Thursday, November 12, 2015

Small distraction ...

Lately, I'm overdue to even go close to the shop, but somehow, I just can't do it...

So the other day, when a friend ask me for some help replacing his water heater, I said, sure... (could uses the distractions) :-)

The older one, removed. 
There was a mess of elbows on it to connect to the water lines!

Redid the hot water line from the T, added a valve and a 45 degrees elbow 
to match the other side. Only had to add a thread adapter on the cold side.
Flex lines, stainless braided, will not burst, connect the water tank to the house plumbing. Next swap would be a breeze. (Within 10 years) 

Did not trusted the wiring in place, the line (14/3) was coming from a light fixture ceiling box...???

Are you kidding me??
Green wire coming out on top is the 220V line to the water heater.

What we have is the switched 120V power from the light switch to the bulb and a dedicated (?) 240V line spliced inside same light junction box. 
That is a big No-No. They even tied the red to ground??

When we pulled the fuse block (service entrance is the older fuse panel) for the water heater, there was some serious overheating damages to it and on one of the fuse itself (Discolored metal, Bakelite crumbling).
Something went very wrong and was probably over fused... Cannot read the fuse rating on the discolored ones.

Ran a new dedicated line, 12 Gauge to water heater straight from service entrance to water heater. Used a different unused slot in service entrance and a new fuse block, fused correctly. Removed old 240 V line from ceiling box.
Everything is back working...safely.

Had a look at where the old water heater leaked.  Normally they always go on the bottom, caused by rust.  Not that one!!

It bursted at the seam...
In theory, the safety valve is supposed to avoid pressure build up inside.
Somehow, that one bursted... Could had been much worse...

They were lucky, it could have caused a catastrophic water failure and it very well could had caused a electrical fire.

In theory, we are supposed to once a year, flush the sediment from the bottom of the tank, to avoid early rust failures. And test the safety valve to ensure it is not stuck closed. But honestly, who of us do that every year....
At best I do mine once in a while, but at  least, it does get flushed and the valve exercised... once in a while.

Service life of these electric water heater is usually less than 10 years, hence why when you buy a house in Canada, if the water heater tank or the oil tank, if present... They must be less than 10 years old in order for your insurer to insured your house.  Of course if you never sell your house, you may very well end up with the actual one until failure, whenever that is...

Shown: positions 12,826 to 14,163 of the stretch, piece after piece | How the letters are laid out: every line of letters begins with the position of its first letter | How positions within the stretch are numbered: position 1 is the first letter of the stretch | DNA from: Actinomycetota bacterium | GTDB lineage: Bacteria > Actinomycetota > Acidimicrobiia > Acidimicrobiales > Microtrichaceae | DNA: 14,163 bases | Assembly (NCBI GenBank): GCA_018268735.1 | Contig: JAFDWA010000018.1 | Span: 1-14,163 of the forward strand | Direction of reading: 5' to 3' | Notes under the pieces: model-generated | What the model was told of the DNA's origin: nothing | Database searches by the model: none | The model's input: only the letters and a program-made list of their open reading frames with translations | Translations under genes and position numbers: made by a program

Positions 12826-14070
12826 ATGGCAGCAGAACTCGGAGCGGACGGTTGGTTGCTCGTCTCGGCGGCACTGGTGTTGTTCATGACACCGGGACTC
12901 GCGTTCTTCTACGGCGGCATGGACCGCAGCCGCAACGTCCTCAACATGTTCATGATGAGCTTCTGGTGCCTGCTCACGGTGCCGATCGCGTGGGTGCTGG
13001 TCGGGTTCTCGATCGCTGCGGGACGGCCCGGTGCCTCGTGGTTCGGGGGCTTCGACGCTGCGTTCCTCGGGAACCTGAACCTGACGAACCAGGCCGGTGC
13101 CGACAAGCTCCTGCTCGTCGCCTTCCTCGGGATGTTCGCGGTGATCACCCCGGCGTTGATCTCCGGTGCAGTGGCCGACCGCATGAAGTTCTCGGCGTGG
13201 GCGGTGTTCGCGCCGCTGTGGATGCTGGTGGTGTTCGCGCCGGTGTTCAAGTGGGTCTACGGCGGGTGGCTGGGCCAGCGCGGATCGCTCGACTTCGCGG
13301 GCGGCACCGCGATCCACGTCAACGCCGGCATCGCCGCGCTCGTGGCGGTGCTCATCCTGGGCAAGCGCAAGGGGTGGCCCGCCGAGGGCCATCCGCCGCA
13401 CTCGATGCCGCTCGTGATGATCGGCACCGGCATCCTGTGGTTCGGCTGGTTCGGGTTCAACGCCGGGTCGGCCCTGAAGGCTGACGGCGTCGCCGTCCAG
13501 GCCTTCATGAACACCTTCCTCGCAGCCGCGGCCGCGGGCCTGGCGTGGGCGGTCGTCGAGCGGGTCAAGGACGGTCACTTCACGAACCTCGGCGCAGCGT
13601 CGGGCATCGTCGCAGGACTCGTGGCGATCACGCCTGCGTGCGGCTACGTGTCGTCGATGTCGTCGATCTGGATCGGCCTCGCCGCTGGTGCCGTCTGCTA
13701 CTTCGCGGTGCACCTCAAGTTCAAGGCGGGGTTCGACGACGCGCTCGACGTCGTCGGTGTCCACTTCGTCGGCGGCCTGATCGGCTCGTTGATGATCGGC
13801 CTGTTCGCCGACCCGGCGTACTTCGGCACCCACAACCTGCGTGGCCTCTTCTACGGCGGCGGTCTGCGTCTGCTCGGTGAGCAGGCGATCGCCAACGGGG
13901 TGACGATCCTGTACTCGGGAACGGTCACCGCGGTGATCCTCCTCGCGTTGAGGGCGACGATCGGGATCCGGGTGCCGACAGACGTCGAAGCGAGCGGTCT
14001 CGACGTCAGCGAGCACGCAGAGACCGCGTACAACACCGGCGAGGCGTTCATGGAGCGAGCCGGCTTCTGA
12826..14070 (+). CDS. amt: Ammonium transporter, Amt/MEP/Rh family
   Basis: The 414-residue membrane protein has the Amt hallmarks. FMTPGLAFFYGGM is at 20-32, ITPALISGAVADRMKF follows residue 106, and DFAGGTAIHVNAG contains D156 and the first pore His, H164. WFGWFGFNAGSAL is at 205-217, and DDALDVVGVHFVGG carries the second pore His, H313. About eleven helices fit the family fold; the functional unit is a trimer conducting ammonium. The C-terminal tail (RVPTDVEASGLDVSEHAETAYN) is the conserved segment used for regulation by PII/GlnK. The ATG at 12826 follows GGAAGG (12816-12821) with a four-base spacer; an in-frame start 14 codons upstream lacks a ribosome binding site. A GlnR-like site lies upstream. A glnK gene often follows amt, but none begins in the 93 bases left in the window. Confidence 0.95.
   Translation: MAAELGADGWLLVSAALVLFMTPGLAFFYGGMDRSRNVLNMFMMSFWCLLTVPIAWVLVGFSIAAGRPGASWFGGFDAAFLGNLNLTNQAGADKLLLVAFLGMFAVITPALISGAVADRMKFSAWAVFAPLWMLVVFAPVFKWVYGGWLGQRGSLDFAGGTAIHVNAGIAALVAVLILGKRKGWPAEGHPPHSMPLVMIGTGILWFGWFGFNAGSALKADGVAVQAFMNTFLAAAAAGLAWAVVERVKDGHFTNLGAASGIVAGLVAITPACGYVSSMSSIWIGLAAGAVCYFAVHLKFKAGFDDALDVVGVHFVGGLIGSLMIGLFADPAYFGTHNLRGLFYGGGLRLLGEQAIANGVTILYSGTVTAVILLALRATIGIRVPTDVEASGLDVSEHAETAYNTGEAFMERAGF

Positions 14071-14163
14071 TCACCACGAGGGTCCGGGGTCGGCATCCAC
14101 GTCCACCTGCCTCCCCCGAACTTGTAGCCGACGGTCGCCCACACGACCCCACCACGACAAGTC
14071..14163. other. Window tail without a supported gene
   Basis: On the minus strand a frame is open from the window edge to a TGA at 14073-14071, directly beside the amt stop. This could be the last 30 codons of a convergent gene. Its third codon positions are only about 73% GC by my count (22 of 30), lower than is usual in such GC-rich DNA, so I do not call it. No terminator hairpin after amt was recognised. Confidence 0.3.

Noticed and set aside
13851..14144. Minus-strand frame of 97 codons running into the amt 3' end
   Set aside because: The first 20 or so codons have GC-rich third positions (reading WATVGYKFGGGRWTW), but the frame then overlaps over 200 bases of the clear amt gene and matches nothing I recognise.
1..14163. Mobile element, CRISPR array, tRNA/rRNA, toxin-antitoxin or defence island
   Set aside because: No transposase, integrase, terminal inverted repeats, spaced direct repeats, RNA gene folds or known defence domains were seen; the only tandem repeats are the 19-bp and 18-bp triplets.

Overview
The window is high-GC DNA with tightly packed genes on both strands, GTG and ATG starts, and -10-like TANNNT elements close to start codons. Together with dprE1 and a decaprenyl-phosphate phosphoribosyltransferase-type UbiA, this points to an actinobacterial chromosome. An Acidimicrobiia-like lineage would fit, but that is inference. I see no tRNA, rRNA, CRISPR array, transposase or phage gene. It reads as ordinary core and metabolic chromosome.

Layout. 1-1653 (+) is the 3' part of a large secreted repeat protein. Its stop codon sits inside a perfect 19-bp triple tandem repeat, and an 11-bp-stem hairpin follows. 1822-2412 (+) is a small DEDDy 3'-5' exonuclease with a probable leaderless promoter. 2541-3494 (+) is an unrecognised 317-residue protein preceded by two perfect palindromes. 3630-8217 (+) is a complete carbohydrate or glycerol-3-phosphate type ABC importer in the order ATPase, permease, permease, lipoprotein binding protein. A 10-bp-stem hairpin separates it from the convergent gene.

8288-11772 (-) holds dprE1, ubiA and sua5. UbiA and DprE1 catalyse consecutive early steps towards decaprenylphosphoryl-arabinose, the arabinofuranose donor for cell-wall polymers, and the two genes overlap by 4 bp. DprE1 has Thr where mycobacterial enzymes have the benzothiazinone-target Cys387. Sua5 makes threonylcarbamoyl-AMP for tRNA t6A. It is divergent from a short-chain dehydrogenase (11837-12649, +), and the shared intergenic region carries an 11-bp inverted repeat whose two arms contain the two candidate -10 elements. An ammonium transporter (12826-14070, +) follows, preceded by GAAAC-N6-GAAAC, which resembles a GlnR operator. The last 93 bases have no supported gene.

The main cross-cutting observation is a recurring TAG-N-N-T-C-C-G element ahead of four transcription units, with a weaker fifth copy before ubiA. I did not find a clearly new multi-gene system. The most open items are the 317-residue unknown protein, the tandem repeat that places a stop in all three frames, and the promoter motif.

House maintenance, it never ends...

Bob, the age old maintainer, whose water heater is coming to the end of his service life...sigh!


  1. I have never seen anything as OTL as that wiring. Most electric water heaters are fused at a minimum of 30A and that is too much electron flow for 14 gauge. It's a good thing your asked you to replace the heater.

  2. Yes, that was a mess...
    This is a small Heater, 40 gal, electric feed is as per instruction manual, 12 ga, 20 A.
    And yap, they got lucky... :-)

  3. I'm with you guys but not all that surprised, just hope it was a owner installed unit and not one by the local Handyman.

    One of the reasons I hate to open a wall on a older house is you never know what you will find, most of the time it's not good. When I re-routed the kitchen sewer line for the kitchen up-grade the main line had a 150mmX100mm (6"X4") open hole on top. My guess it had been there from the get go. Tell me how that got by the building inspectors.


  4. Yuck, sound...not good. In all these these years of moving around the country, I have seen all kind of handyman specials...
    It really is not that difficult but you have to know when to call the pros. Of course, they also have their handyman kinds among them :-(

    Bob, scratching Rudy ears

  5. Good thing you were able to change the unit.
    One of the worst things in my opinion concerning jobs like these is, that for some reason the models available never matches what was there before, so it inevitably ends up with a huge rebuild job.
    But it looks as though you had an OK space for putting in the new heater.


  6. Hi Jonas.
    Very true, some are hook up on the top, some on the side etc. and yes in this case there was room, bonus :-)